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Sisterhood on the campaign trail
A bitter-sweet coming of age movie in which passions meets politics has won the first Nora Ephron Prize. The director of 'Farah Goes Bang', Meera Menon on why she wanted to tackle female friendship
It is a road movie, 90 minutes of spliff-smoking in loos, fart jokes and skinny dipping. There are black eyes, assault charges and arrests, bail. Some things go wrong and a lot of things go right. No, this is not Hangover Part III.
Farah Goes Bang is a coming-of-age story of three young women featuring, one Iranian-American, an Indian-American and a white American. The film has just won the first Nora Ephron Prize at the Tribeca Film Festival (it was an official selection). Directed by Meera Menon, 28, it was awarded for work and talent that embody the spirit and vision of the legendary filmmaker and writer, who gave us extraordinary films like When Harry Met Sally, Sleepless in Seattle and Julie and Julia.
Feisty, idealistic, unapologetic, confident, self-deprecatorily funny - the three early-20 somethings could actually be characters out of an Ephron film. Menon, an Indian-American and a first time writer/filmmaker, believes it is impossible to be a female writer who hasn't been influenced by Ephron, especially by how the latter finds humour and humanity in painful and shameful personal experiences.
In Menon's film, Farah, Roopa and KJ, embark on a trip with two objectives - to help John Kerry win the US presidential election in 2004 by campaigning for him door-to-door and ensure that Farah loses her virginity along the way. The film tackles two diverse issues on parallel tracks with equal urgency - divisive politics in a country torn apart by a war and the deeply personal one of losing one's virginity.
For Menon, who co-wrote the story with Laura Goode (producer), an old and close friend, the 2004 Kerry campaign was chosen deliberately because of a personal connection. "I was a college student during that campaign and I, like many others, was politically motivated by the direction our country was moving in. A lot of young people had a lot to say about the war and it was a tremendous growing experience. It was a good backdrop for a coming-of-age movie, " says Menon.
The Kerry campaign also had a comedic side. It was piloted by a lot of energetic and excited young people who wanted to motivate change but they could not because of the candidate. Menon, who didn't go doorto-door to campaign for Kerry but did volunteer for political events in New York City, says, "I totally respect him as a politician but he is not really a sparkling personality like our current President". The movie pokes fun at Kerry's campaign and lays bare its weaknesses. But it also displays youthful idealism and hope when Roopa, at the outset of the roadtrip, says: "This is our generation's 1968. Our Vietnam. We might not have Bobby Kennedy but we cannot let this one (Kerry) get away".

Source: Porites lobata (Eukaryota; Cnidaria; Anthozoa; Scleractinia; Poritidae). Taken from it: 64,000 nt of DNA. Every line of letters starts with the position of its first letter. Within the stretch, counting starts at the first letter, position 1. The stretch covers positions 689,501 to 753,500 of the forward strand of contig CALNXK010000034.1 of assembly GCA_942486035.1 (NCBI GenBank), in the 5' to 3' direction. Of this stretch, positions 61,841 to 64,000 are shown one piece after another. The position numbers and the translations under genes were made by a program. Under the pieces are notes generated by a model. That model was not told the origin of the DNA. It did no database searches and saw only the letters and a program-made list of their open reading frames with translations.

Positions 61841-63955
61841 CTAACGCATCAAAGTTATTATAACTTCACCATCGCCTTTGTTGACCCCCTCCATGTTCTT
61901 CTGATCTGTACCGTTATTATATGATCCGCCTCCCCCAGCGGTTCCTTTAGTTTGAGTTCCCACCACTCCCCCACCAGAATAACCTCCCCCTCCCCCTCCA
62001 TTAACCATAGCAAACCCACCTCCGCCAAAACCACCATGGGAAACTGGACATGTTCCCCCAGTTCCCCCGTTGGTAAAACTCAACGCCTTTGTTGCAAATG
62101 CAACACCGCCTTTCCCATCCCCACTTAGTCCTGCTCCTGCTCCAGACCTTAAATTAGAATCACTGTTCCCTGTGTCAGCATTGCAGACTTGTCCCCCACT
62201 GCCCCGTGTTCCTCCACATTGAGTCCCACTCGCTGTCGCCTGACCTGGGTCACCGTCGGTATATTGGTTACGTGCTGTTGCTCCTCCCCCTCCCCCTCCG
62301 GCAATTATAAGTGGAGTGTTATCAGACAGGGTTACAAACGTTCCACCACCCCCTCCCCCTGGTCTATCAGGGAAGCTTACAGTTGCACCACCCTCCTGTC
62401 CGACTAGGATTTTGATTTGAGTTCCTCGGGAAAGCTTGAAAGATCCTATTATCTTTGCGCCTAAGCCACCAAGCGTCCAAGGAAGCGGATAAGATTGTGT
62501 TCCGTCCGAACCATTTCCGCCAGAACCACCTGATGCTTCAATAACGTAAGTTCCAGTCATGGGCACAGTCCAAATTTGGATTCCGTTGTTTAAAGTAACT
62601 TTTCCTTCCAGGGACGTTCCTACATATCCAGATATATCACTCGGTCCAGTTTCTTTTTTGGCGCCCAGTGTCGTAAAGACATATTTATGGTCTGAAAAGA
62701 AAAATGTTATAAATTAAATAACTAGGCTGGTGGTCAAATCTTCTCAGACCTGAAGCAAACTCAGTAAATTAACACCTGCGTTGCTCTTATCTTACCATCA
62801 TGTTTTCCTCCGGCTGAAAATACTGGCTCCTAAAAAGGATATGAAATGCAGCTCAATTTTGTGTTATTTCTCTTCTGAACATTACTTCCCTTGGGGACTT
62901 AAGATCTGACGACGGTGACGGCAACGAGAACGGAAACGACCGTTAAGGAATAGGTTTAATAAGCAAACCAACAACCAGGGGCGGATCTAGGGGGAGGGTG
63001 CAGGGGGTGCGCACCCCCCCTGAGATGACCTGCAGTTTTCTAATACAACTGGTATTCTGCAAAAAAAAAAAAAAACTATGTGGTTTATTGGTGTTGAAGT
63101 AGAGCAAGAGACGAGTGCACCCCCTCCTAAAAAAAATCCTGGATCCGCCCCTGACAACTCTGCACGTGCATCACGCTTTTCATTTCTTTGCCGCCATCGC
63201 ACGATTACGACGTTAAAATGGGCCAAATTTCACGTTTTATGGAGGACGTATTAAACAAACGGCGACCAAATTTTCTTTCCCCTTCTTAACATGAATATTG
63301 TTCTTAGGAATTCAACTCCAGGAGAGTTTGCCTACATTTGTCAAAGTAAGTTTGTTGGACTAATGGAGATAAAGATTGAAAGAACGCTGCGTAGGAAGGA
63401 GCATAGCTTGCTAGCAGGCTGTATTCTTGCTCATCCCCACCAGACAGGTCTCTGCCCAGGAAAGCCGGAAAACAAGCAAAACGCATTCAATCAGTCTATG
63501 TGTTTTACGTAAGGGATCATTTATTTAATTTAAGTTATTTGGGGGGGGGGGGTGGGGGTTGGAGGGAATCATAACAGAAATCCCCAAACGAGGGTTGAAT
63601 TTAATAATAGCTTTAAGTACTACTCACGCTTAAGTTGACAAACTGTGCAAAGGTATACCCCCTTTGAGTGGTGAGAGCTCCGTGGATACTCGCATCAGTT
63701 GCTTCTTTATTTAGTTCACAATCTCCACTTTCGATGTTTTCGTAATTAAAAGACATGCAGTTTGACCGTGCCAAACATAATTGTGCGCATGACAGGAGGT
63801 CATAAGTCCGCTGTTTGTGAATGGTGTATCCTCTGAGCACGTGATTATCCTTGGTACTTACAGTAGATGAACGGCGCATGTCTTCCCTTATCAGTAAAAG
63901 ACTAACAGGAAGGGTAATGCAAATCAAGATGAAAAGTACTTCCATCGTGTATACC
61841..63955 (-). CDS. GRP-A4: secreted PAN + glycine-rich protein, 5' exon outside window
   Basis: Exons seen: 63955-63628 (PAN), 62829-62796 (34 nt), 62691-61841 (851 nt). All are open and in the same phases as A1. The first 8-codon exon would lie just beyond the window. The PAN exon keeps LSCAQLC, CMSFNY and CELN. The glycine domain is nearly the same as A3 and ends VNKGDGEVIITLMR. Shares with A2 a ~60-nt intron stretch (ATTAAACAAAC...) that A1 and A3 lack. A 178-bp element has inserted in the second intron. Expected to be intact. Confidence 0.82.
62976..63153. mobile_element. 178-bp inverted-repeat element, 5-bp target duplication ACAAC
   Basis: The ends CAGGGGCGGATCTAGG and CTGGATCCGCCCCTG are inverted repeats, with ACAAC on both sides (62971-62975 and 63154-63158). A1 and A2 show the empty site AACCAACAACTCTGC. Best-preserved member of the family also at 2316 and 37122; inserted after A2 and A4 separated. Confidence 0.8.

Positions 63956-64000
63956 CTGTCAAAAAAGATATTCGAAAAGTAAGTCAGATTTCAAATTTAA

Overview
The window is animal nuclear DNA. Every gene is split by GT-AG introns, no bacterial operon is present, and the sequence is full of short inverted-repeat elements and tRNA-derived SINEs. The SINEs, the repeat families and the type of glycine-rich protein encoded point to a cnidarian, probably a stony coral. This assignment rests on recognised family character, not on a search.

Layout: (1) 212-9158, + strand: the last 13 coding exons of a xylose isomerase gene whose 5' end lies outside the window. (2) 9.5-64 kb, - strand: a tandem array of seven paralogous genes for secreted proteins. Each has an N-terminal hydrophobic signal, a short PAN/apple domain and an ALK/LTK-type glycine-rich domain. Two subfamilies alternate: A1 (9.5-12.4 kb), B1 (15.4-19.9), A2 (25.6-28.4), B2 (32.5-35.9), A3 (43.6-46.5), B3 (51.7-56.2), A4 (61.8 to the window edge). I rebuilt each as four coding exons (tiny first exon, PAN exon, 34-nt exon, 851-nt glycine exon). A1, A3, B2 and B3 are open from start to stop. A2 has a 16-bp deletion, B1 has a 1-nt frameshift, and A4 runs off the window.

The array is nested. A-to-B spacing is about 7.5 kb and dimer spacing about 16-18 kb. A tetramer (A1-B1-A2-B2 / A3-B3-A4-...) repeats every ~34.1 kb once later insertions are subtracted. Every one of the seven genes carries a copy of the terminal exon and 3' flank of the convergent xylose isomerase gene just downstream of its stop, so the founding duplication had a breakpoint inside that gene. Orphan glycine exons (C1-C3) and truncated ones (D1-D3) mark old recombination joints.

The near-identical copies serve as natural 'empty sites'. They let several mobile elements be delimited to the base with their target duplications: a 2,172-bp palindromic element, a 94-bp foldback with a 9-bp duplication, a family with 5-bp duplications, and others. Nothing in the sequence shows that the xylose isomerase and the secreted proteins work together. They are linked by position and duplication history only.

Farah Goes Bang packs a whole lot in - immigrant angst and ambition, political strife and bigotry, body image, boy problems and Asian vs American body hair issues. "That time-period has a lot of different kind of revelations and self discoveries, some are sexual, some are political, and some are romantic. There is just so much growing up to do in the 20s, " says Menon.
But the film does not delve deep into Farah's or Roopa's immigrant pasts and motivations. True to the ephemeral nature of films about journeys, this one also has that gentle touch that can feel a bit shallow. "We wanted to stick to the aspects of self-discovery. We wanted Farah's past referenced (she is of Iranian descent) but not highlighted. This is a story of girls who are completely American but from various backgrounds, they make up the fabric of America. They are young and confused but are trying to find their way. I never saw my face in most American coming-of-age movies though I was born and raised here. This movie is what I see as America, " says Menon, who grew up with movies. Daughter of Vijayan Menon, a producer from Kerala, she says that her father might not have influenced her filmmaking style but he did teach her how important movies are to a culture.
Farah Goes Bang is essentially a celebration of modern female friendship, of the times it can inspire and those when it can fail. It is also refreshingly feminist in tone without being preachy about it. In a way, Menon's collaboration with her girlfriend, Goode, aided the writing process. She feels it was necessary to write a story on female friendship with a woman who has been one of her closest friends since the age of 18. Some scenes, such as the one where Roopa and KJ argue about hair removal for brown versus white skin, are inspired by a real-life conversation between Goode and Menon.
The three characters - the intense, ambitious Roopa, the spunky, slightly wayward KJ and the sensitive, subdued but deep Farah - are glued together with the hope of a new dawn in their country and personal lives. Menon sees a bit of herself in all three characters. She says, "I actually see aspects of all the women I know in these three. With them, we are trying to show the femininity that is there in all of us. "
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